Built on Standard Biological Parts
iGEM and the Registry is built on standard biological parts. A standard biological part is a functional unit of DNA that encodes for a specific biological function (like a promoter, protein coding region, etc).
Parts are standardized so that they can be easily assembled and used efficiently to develop biological systems in living cells. When a part is standardized it can easily be moved from one plasmid backbone to another for operation, assembly, measurement, or shipping
Standardized parts are a key component to the Registry's philosophy: Get, Give & Share.
See the full Help Page for more information.
Search/Browse the Registry
The search tools & catalog help users understand, use and contribute to the Registry and the iGEM community. They are a good starting point to see what the Registry has to offer: see examples of high quality parts, find useful parts for a device, get ideas for a project, create new & novel parts, etc.
- Know the part name (ex: BBa_E0040)? Type it into the search field on the Registry menu above, and go directly to the part's main page.
- Hover over the gray triangle next to the search field for the full search drop down menu, which has multiple search options (Google site search, Registry text search, Part Range, etc).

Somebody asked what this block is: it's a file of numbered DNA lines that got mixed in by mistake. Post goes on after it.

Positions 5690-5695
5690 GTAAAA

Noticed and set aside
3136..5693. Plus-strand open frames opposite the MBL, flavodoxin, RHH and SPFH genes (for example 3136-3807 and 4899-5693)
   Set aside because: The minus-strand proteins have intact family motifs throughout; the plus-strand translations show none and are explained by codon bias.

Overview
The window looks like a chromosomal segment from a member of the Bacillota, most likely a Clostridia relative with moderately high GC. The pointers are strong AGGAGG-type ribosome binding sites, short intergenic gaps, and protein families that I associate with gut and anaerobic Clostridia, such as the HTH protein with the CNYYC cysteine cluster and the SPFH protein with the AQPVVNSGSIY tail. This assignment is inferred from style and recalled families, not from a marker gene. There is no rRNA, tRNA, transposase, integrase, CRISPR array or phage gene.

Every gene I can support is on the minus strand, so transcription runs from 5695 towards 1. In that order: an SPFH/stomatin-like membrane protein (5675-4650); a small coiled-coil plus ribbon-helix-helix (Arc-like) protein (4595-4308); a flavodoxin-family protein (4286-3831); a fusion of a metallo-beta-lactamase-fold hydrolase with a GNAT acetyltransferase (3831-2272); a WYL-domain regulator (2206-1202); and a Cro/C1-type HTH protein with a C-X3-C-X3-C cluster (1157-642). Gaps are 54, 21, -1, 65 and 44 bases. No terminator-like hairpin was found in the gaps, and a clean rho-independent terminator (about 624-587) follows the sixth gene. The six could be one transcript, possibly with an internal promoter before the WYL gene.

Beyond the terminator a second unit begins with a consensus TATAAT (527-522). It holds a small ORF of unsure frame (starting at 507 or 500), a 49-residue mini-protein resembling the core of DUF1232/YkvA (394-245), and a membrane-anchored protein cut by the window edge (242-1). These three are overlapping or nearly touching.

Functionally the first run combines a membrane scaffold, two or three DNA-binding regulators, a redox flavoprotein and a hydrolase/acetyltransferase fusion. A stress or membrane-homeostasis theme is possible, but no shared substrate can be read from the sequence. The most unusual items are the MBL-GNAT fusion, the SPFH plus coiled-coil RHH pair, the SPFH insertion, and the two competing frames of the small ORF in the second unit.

- Hover over the Catalog menu, to see the full catalog, browse by part type, curated collections, and more.
Part Main Page
You've found an interesting part on the Registry (ex: BBa_R0051): here are resources to help navigate and understand the part's documentation on the Registry.
A sample is the physical DNA for a part. Users submit samples for parts to the Registry, where they get added to the Repository and are run through quality control measures.
A single part may have several samples in the Registry's Repository. Users can find samples in the distribution kit or by request. Here are resources on how to find and evaluate a part sample.
Add a Part
Working in the Lab (Wetlab)
You're ready to work with parts in the lab! Here are some Registry resources, including Registry recommended protocols, to help get you started.
Contributing to the Registry
You've added your part, worked on it in the lab, and now you're ready to send a sample to the Registry.